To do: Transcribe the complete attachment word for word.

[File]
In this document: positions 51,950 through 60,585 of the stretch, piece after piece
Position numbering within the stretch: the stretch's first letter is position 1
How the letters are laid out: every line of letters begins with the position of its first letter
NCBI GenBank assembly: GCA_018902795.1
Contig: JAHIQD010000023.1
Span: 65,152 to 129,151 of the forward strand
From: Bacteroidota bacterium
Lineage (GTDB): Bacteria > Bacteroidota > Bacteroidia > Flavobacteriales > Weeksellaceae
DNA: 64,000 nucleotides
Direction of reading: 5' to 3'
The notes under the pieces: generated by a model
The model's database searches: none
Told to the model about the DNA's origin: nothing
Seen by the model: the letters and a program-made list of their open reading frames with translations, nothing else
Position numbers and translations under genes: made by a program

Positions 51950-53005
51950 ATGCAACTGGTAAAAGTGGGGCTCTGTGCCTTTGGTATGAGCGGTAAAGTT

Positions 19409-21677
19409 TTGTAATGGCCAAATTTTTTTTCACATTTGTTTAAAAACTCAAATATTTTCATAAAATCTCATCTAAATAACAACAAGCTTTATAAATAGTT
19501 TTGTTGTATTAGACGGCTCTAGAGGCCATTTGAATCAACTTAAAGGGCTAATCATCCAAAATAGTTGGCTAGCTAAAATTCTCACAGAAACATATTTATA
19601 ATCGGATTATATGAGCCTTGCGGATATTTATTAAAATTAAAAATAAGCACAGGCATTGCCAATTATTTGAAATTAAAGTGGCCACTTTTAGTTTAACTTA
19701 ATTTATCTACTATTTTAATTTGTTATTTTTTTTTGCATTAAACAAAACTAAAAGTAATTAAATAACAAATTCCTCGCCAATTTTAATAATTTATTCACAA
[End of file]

In this document: positions 51,950 through 60,585 of the stretch, piece after piece
Position numbering within the stretch: the stretch's first letter is position 1
How the letters are laid out: every line of letters begins with the position of its first letter
NCBI GenBank assembly: GCA_018902795.1
Contig: JAHIQD010000023.1
Span: 65,152 to 129,151 of the forward strand
From: Bacteroidota bacterium
Lineage (GTDB): Bacteria > Bacteroidota > Bacteroidia > Flavobacteriales > Weeksellaceae
DNA: 64,000 nucleotides
Direction of reading: 5' to 3'
The notes under the pieces: generated by a model
The model's database searches: none
Told to the model about the DNA's origin: nothing
Seen by the model: the letters and a program-made list of their open reading frames with translations, nothing else
Position numbers and translations under genes: made by a program

Positions 51950-53005
51950 ATGCAACTGGTAAAAGTGGGGCTCTGTGCCTTTGGTATGAGCGGTAAAGTT

Positions 19409-21677
19409 TTGTAATGGCCAAATTTTTTTTCACATTTGTTTAAAAACTCAAATATTTTCATAAAATCTCATCTAAATAACAACAAGCTTTATAAATAGTT
19501 TTGTTGTATTAGACGGCTCTAGAGGCCATTTGAATCAACTTAAAGGGCTAATCATCCAAAATAGTTGGCTAGCTAAAATTCTCACAGAAACATATTTATA
19601 ATCGGATTATATGAGCCTTGCGGATATTTATTAAAATTAAAAATAAGCACAGGCATTGCCAATTATTTGAAATTAAAGTGGCCACTTTTAGTTTAACTTA
19701 ATTTATCTACTATTTTAATTTGTTATTTTTTTTTGCATTAAACAAAACTAAAAGTAATTAAATAACAAATTCCTCGCCAATTTTAATAATTTATTCACAA